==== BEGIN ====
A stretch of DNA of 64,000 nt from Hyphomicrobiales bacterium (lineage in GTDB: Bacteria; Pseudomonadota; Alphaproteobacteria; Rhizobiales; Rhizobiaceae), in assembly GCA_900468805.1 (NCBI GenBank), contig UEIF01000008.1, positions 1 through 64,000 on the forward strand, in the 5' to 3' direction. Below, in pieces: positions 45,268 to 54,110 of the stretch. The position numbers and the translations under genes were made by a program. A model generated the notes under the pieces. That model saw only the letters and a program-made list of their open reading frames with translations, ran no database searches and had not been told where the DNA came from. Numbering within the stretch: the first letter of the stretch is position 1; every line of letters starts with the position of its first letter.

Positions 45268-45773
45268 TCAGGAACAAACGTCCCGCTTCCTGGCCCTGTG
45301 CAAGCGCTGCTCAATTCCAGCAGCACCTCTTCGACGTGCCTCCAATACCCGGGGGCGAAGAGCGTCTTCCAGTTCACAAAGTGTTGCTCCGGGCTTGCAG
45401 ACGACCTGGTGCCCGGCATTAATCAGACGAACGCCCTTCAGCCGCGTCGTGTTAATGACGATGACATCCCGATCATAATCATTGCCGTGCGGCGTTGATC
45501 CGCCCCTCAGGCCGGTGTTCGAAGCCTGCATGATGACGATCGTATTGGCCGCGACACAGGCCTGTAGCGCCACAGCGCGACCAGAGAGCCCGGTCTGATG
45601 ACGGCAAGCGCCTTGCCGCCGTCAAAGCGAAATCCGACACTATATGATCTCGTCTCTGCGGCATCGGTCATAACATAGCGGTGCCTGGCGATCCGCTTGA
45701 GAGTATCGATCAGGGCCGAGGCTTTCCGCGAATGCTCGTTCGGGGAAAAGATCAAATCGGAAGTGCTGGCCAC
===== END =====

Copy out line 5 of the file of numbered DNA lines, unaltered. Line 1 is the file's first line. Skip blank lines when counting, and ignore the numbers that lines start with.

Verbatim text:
45401 ACGACCTGGTGCCCGGCATTAATCAGACGAACGCCCTTCAGCCGCGTCGTGTTAATGACGATGACATCCCGATCATAATCATTGCCGTGCGGCGTTGATC